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Elias Cracks 1000 Points as a Devil; How Long Until We See the Feat Again?

With his 1000th point last night, Patrik Elias joined an elite group of NHL players and became the first to reach that number in a Devils uniform. So how long will it be until we see another player do what Elias has done in New Jersey?

Ed Mulholland-USA TODAY Sports

Last night against Buffalo, Patrik Elias put up three points in a win to become the first New Jersey Devils player to amass 1000 points with the team and the 82nd player in NHL history to top the mark in a career. His third period assist on a Mike Cammalleri empty netter became his 1000th point and put him at a level that no other Devil has even sniffed as a member of the organization. Milestones like this are, of course, arbitrary by their very nature but they feel significant all the same and they allow us an opportunity to look back on a player's achievements. And looking back on Patrik Elias's career as a New Jersey Devil leads me to the conclusion that is may be a very long time before we are able to celebrate a milestone like this again.

One-thousand points is a great achievement for any player, but particularly for a guy who has played in the era Patrik has. Per Hockey Reference, only 9 active players have reached the 1000 point plateau, and 3 of those players (Teemu Selanne, Daniel Alfredsson, and Ray Whitney) are either retired or effectively retired. So, Elias is one of six players currently in the NHL with 1000 or more points (which means the Devils, hilariously, employ 2 of the top 6 active scoring leaders). That fact alone should paint a picture of how much rarer being a 1000-point scorer is becoming. But how rare is it for New Jersey in particular?

Overall, 19 players have cracked the 300 point mark for the Devils, which is actually a pretty decent amount for a franchise of their age, and 9 of those have broken 400 points, which also isn't bad. The numbers hit a wall at the 500-point mark, though, as only 3 players have collected 500 points in their time in New Jersey. It's no secret that the Garden State hasn't exactly been a bastion of high-powered offense in the NHL, so if the organizational philosophy stays similar, it will continue to be just a little more difficult to pile up points in New Jersey than it is elsewhere.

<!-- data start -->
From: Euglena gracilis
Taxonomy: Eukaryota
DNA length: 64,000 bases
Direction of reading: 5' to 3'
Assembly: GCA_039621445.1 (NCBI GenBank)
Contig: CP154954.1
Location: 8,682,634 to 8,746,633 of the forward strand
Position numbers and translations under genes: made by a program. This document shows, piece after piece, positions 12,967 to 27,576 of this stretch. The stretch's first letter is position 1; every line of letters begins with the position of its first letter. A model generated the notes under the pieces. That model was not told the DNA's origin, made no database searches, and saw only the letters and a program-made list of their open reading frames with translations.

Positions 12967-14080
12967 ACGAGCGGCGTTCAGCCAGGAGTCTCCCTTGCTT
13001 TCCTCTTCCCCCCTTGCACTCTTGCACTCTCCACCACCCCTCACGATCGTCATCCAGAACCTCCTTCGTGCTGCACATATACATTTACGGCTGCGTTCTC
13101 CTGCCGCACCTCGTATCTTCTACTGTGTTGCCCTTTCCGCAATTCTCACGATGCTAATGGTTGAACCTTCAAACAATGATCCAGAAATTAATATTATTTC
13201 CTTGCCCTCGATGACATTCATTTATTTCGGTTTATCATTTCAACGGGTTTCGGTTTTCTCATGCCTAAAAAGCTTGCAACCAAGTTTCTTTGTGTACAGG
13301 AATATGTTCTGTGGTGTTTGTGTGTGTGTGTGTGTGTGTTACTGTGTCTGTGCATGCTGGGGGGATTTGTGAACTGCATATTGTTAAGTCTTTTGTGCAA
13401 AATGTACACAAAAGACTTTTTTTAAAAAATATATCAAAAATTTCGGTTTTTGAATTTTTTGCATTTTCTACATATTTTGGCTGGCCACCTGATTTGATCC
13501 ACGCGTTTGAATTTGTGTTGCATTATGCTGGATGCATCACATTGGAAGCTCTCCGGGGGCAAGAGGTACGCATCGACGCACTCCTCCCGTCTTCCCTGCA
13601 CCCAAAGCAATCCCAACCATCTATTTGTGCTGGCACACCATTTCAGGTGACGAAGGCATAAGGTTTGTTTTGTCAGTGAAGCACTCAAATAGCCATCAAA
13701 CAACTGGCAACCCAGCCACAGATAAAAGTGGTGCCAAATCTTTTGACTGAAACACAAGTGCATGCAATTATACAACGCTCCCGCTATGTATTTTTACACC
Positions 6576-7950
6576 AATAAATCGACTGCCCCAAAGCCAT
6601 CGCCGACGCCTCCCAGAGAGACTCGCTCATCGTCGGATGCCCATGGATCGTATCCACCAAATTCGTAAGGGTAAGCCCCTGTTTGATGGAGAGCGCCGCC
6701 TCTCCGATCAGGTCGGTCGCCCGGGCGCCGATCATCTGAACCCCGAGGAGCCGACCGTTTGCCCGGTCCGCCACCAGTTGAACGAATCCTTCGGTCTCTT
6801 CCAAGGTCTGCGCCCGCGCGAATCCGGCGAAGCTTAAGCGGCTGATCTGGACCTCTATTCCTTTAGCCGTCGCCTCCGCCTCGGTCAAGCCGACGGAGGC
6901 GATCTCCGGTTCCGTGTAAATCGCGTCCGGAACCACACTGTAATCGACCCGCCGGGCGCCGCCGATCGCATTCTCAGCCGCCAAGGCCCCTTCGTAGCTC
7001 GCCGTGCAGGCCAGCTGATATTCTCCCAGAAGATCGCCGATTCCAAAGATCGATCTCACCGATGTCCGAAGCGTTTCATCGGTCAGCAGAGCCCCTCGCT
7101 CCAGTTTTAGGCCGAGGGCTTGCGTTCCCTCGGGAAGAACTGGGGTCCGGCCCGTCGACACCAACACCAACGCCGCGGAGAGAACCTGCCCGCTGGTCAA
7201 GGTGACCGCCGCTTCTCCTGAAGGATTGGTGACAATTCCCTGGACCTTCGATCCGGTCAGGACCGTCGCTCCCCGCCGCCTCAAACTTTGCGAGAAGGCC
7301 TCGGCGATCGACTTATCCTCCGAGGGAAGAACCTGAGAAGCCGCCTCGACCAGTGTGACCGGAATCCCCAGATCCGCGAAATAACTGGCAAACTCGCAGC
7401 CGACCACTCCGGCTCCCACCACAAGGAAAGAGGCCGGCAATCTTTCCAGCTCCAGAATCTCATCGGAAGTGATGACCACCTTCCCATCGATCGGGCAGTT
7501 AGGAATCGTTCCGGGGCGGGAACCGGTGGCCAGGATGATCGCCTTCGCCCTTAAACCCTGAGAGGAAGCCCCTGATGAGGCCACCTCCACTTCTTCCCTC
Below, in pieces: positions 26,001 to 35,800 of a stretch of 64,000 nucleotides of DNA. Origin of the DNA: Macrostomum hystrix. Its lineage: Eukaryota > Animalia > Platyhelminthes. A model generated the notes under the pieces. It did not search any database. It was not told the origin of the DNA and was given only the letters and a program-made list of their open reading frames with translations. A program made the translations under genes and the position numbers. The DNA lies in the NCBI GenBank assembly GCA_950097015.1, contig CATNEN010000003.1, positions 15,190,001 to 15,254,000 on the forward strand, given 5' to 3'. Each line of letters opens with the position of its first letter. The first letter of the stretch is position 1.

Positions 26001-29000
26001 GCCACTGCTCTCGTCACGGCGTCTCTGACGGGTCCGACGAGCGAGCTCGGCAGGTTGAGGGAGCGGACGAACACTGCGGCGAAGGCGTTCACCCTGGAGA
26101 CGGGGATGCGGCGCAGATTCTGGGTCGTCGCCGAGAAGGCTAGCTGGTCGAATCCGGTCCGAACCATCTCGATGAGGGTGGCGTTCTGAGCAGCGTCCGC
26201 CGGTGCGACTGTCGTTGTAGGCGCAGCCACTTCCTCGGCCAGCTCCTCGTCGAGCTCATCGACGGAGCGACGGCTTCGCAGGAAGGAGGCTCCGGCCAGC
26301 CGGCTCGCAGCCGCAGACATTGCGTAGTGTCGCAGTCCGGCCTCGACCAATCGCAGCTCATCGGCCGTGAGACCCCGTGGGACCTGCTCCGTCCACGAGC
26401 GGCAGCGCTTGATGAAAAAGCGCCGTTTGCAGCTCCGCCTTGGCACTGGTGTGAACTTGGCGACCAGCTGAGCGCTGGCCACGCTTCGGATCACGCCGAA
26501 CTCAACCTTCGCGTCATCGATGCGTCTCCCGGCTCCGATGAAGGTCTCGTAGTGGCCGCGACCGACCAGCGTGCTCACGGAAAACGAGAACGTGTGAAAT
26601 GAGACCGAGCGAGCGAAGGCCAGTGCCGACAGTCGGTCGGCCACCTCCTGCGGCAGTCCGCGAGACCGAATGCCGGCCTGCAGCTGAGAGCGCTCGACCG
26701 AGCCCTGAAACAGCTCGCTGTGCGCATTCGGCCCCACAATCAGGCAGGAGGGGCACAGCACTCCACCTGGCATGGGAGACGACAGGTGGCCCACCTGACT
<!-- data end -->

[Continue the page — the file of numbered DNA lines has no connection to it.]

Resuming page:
Looking at that list of Devils scoring leaders gives you a unique appreciation for what Patrik Elias has meant to this organization for close to two decades. The Devils' second leading career scorer, John MacLean, is well in the rear-view mirror of Elias, with 299 less points overall. This is before considering that he, and number 3 on the list, Kirk Muller, had the benefit of playing a lot of hockey in the free-wheeling 1980s/early 1990s era of the NHL. Elias started his career in the midst of the Dead Puck Era, and has played the last several seasons in a similarly low-scoring environment. If you move Muller and MacLean to his era, there's a decent chance one or both fall short of even 500 points in a Devils uniform.

So again, who could repeat Patrik's 1000 point feat in a Devils uniform? The answer almost certainly does not lie within the organization at this time. The two active Devils points leaders after Elias are Scott Gomez at 461 and Travis Zajac at 336 and I'm reasonably sure we won't have to worry about them busting into the quadruple-digits, at least in the particular universe we inhabit. On the younger end, there's Adam Henrique, who may end up with two- or three-hundred goals, but will probably be lucky to see the other side of 500 points. And in terms of their prospects, well, never say never, but yeah, pretty much not happening. Zach Parise probably had the best chance of catching Elias before he left, and even he has a long way to go to actually makes it to 1000 in his career. Kovalchuk might have had the slimmest of chances to make it there too before he split, but everything would have had to fall right for him. Unless the Devils happen to win the McDavid/Eichel sweepstakes this summer, it could be quite a while before someone who even has a plausible shot of joining Patrik above 1000 comes along. Heck, who knows if the next 1000-point Devil has even been born yet (to wit: the Leafs have existed for a gazillion years and still don't have one).

So, I guess what I'm trying to say is that we should cherish the kind of impact that Patrik Elias has had on this franchise. The talent, consistency, and longevity that he brought to the Devils is something we may not see again for quite a while. In addition to being a 1000-point scorer, he has also been a strong two-way player, a penalty-killer, and a guy who plays multiple positions effectively. Perhaps he isn't the same player he once was anymore, but we should consider ourselves lucky we've been able to watch him do his thing for so long and that we still get to see a player of his caliber who is a lifetime Devil on a nightly basis. When he does eventually retire, there will be debates in the greater hochey public over whether he is Hall of Fame-worthy, but there is absolutely no doubt that he should be the last Devil to wear the number 26. So here's to Patrik, here's to his 1000th point, and here's to hoping we get to see another Devil repeat his feat in our lifetimes.